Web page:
Bitcoin: Is it the future of currency?

Rashid bin Mohammed Al-Fawzan
Rashid bin Mohammed Al-Fawzan
Published: Updated:
Read Mode
100% Font Size
3 min read

From the time I start writing this article to the time I finish it, the fluctuating price of the digital currency ‘bitcoin’ would have most likely risen or fallen appreciably.

How does this digital currency work, and from where has it emerged? It is said that it was started by an anonymous group with a Japanese name in 2007, who set the standards and computing algorithms for its “production”.

I will leave the details about its founding and focus now on the question as to why has it emerged? Bitcoins came into existence because of it is a currency that is not controlled by any state or central bank. It mainly relies on an old economic standard called “artificial scarcity” which is used to protect it from unauthorized access or control over the system.

ALSO READ: Bitcoin makes muted stock exchange debut at $15,000

Therefore, if a hacker is able to produce the currency in the millions its value would automatically come to nought, as there is only a fixed amount in which the currency is produced. Like gold, the power of the bitcoin lies in its scarcity.

The criticism of this currency by international financial institutions ranges from it being a ‘fraudulent’ form of currency to being a completely ‘ridiculous’ medium of exchange. On the other hand; many experts see it as the future of currency and believe if it continues it could threaten the use of state currencies, even replace them.

The criticism of this currency by international financial institutions ranges from it being a ‘fraudulent’ form of currency to being a completely ‘ridiculous’ medium of exchange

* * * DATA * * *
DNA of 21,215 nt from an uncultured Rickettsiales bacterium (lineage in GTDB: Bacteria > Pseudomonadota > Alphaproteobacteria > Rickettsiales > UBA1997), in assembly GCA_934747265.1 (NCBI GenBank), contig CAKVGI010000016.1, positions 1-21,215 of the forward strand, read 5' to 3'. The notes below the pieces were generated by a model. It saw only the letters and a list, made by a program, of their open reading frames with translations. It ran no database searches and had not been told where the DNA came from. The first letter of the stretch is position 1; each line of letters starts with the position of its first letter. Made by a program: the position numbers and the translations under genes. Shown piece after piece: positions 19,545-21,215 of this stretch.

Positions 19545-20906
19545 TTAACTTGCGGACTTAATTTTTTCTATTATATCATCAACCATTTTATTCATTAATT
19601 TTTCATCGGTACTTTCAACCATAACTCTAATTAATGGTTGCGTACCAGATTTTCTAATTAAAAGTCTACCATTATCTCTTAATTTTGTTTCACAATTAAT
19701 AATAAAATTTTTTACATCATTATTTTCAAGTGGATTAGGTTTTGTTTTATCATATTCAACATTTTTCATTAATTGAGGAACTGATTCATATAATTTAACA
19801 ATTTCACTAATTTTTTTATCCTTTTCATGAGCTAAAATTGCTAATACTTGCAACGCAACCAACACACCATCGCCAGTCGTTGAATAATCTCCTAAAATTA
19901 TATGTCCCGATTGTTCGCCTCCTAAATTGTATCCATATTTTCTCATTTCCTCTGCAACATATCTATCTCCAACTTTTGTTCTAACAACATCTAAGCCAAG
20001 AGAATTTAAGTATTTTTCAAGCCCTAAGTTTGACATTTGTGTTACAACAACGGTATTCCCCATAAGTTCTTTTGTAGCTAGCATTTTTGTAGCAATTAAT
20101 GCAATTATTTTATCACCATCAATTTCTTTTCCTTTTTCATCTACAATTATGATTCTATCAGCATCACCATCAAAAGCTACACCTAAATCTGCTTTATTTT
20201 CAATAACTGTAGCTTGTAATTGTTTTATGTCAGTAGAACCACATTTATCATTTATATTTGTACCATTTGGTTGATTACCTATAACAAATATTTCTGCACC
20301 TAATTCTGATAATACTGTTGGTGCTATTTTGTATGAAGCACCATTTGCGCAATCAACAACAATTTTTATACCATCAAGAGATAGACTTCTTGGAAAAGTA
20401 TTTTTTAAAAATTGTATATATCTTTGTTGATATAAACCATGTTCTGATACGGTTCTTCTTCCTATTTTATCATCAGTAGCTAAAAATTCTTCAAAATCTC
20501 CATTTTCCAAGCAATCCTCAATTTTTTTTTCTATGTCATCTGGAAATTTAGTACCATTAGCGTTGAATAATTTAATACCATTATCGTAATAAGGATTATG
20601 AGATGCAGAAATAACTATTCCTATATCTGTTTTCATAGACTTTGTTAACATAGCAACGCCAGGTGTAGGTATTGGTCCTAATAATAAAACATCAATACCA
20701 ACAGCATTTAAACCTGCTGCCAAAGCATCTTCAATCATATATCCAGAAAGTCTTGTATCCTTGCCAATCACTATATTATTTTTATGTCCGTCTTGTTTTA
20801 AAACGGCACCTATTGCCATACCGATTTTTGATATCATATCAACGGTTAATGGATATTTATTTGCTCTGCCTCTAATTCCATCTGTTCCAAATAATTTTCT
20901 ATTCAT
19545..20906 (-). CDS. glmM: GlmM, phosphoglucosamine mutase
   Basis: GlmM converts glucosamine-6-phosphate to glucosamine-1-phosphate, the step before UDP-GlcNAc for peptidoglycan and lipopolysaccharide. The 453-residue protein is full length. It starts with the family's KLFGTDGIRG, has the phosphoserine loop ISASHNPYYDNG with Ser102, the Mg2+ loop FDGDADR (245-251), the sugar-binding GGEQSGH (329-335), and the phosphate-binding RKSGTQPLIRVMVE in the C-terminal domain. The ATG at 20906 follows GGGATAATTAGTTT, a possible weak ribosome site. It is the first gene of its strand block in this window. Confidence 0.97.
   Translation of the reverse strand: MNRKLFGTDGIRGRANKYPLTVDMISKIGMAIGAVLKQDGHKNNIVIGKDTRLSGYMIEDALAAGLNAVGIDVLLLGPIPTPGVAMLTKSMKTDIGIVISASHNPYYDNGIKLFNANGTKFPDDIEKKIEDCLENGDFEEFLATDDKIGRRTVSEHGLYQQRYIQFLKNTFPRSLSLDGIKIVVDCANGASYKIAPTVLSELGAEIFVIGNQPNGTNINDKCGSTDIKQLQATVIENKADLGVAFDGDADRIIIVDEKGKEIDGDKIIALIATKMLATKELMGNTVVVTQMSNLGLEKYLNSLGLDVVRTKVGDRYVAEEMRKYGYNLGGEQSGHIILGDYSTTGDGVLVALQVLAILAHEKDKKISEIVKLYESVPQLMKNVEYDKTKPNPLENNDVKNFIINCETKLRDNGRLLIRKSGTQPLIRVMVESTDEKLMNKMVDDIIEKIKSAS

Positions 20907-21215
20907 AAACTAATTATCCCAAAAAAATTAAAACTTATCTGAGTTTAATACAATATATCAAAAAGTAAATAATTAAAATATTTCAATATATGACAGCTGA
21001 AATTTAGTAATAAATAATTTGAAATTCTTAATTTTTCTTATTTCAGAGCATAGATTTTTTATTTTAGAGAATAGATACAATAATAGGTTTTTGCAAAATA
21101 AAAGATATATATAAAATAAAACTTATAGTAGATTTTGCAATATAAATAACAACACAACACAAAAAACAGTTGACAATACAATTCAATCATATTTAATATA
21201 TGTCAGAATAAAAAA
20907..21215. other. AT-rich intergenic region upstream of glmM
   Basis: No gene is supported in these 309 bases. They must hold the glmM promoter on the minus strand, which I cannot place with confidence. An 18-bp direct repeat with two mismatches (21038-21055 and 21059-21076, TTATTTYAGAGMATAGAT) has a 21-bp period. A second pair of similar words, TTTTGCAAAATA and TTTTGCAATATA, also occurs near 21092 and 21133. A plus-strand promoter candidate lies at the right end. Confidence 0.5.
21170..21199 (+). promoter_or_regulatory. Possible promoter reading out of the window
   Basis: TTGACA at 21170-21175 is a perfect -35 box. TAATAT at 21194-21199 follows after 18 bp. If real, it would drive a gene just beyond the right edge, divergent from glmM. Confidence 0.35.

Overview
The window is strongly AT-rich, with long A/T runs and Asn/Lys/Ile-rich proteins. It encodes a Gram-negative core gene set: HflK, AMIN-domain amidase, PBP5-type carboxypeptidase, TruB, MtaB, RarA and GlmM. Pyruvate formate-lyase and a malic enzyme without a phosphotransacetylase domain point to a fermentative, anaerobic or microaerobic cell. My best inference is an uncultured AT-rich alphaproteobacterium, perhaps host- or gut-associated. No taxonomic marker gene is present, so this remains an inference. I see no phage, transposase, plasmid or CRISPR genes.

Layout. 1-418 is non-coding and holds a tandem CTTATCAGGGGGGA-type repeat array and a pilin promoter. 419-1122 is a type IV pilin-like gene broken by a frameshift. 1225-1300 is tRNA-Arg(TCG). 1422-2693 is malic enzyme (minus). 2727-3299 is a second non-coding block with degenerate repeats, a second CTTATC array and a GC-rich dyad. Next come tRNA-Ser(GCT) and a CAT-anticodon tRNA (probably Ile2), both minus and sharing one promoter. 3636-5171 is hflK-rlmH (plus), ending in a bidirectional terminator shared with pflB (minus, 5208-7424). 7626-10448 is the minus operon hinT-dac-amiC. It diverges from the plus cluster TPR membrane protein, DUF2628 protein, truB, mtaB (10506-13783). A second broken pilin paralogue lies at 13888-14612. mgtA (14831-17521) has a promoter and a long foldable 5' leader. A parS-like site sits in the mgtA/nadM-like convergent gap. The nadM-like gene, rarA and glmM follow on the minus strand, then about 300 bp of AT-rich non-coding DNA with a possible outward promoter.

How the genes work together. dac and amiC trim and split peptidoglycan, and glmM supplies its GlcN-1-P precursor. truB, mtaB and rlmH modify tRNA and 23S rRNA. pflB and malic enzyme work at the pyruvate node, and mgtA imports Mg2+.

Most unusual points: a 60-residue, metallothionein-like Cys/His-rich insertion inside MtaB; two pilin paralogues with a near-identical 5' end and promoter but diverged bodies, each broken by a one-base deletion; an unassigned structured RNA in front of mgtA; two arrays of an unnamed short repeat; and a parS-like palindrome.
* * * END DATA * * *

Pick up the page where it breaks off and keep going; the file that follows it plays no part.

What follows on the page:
Rashid bin Mohammed Al-Fawzan

‘Petro’ currency

Meanwhile, Venezuela has decided to issue its own crypto-currency under the name ‘Petro’. There are also other new, more innovative currencies such as ‘ethereum’ that are showing growth. Venezuela has shown interest in developing this form of currency to evade the ill effects of economic boycott.

Thus, many countries suffering from economic blockade might show interest in such crypto-currencies. Such currencies may also be used economically dubious transactions, be it weapons trade, drug dealing, money laundering…etc. These are some of the adverse effects related to these virtual mediums of exchange? There is also the danger of these currencies causing inflation?

ALSO READ: Bitcoin slides on ‘fraud’ warning from JPMorgan’s Dimon

There are a host of other questions that need satisfactory answers. What are the reasons behind the significant growth of the Bitcoin currency?

Why are big financial powers like the US and Europe watching these currencies operate, without them trying to stop them? Should it be left to market forces, which might arguably make its own corrections?

Certainly this seems to recipe for financial disasters as there appears no legitimate economic basis for supporting such systems. This also seems to be a safe haven for people involved in price manipulation and all kinds of speculative activities.

Major industrial countries could face a grave challenge in the future because of these crypto-currencies and the reality or illusion of such technological innovation will blow up soon?

This article is also available in Arabic.
Rashid bin Mohammed Al-Fawzan is a Saudi Arabian writer and commentator.

Disclaimer: Views expressed by writers in this section are their own and do not reflect Al Arabiya English's point-of-view.
Top Content Trending